“The coherence of military strategy is being eroded because of undue civilian influence and direction of nonconventional military operations,” [ret. General Jack] Sheehan said. “If you have small groups planning and conducting military operations outside the knowledge and control of the combatant commander, by default you can’t have a coherent military strategy. You end up with a disaster, like the reconstruction efforts in Iraq.”
The memo gives hints of other issues that would later be points of contention wrt JSOC. For example, it describes the activities JSOC will need to undertake:
The future GWOT fight will be conducted principally using indirect and clandestine ways and means. It will require sustained [unconventional warfare], [foreign internal defense] and operational preparation of the environment (OPE) in multiple countries. Building and leveraging partner capacity will be a core element of strategy, and the employment of surrogates will be a key method for accomplishing many GWOT missions.
As we would see, JSOC and Cheney would make broad claims for activities included under “preparation of the environment” as a means to evade congressional oversight. As that same Hersh article explained, preparing the environment was the buzzword DOD used to avoid briefing Congress on ops.
There is a growing realization among some legislators that the Bush Administration, in recent years, has conflated what is an intelligence operation and what is a military one in order to avoid fully informing Congress about what it is doing.“This is a big deal,” the person familiar with the Finding said. “The C.I.A. needed the Finding to do its traditional stuff, but the Finding does not apply to JSOC. The President signed an Executive Order after September 11th giving the Pentagon license to do things that it had never been able to do before without notifying Congress. The claim was that the military was ‘preparing the battle space,’ and by using that term they were able to circumvent congressional oversight. Everything is justified in terms of fighting the global war on terror.” He added, “The Administration has been fuzzing the lines; there used to be a shade of gray”—between operations that had to be briefed to the senior congressional leadership and those which did not—“but now it’s a shade of mush.”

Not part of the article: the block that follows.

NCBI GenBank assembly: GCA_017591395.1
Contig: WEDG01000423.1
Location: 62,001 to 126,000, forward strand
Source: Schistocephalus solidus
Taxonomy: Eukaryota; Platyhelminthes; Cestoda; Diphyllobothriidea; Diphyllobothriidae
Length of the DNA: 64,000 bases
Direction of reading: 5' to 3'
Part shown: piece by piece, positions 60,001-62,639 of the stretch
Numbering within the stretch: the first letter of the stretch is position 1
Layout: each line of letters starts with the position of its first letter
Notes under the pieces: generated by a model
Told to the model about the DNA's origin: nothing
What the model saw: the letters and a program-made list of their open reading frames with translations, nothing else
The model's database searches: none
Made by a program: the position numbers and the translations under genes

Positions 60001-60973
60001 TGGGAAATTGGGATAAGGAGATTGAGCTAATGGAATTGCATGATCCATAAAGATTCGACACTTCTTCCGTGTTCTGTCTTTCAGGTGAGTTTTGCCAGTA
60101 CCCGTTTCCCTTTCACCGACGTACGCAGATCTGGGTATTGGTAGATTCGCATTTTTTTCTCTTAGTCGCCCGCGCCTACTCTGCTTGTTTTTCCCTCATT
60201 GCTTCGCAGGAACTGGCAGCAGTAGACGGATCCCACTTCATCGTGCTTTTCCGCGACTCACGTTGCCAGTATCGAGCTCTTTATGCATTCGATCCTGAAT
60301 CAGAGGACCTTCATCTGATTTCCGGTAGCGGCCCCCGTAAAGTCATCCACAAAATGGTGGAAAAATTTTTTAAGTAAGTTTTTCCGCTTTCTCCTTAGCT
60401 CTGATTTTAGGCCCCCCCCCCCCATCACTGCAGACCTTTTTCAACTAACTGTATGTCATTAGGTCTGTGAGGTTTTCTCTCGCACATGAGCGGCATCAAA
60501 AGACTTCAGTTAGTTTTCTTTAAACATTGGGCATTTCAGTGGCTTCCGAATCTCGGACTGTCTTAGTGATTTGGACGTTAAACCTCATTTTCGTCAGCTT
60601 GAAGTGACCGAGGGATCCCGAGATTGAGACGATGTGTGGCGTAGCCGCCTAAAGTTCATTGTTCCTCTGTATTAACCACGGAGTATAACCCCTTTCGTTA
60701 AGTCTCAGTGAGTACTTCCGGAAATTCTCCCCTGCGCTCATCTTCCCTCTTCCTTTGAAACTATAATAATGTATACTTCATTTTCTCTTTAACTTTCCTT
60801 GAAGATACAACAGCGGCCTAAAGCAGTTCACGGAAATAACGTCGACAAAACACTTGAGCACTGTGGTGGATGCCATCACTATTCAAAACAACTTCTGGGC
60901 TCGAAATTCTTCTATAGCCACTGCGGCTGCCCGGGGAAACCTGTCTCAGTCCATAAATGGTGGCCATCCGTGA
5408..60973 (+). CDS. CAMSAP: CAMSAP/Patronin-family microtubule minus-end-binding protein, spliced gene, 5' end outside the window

Note, too, that last year, the Armed Services Committees expressed concern about (on the Senate side) DOD using special ops’ ability to provide support to “surrogates” being used to justify long-term engagements in countries other than Iraq and Afghanistan and (on the House side) involving contractors. When asked whether he would share information to alleviate these concerns with intelligence committees at his confirmation hearing last year, DNI James Clapper said he wasn’t obligated to, again hiding information on ops under the veil of DOD legal authorities.
Closely related is Downing’s complaint that the difference between Title 10 and Title 50 authorities impede flexibility.
Operations [redacted] outside of Iraq and Afghanistan are complicated by Title 10 vs. Title 50 authorities, and inability to flexibly detail personnel.
Title 10 activities fall under DOD war-making authority and less stringent Armed Services Committee oversight; Title 50 fall under CIA covert op authority with the required Findings to be shared with Intelligence Committees.
Now, none of this is new–we’re had ongoing reporting on how both the Bush and Obama Administrations have used the legal distinction between DOD war-making and IC clandestine ops to operated with limited oversight. But it is interesting seeing Downing lay some of that framework back in 2005.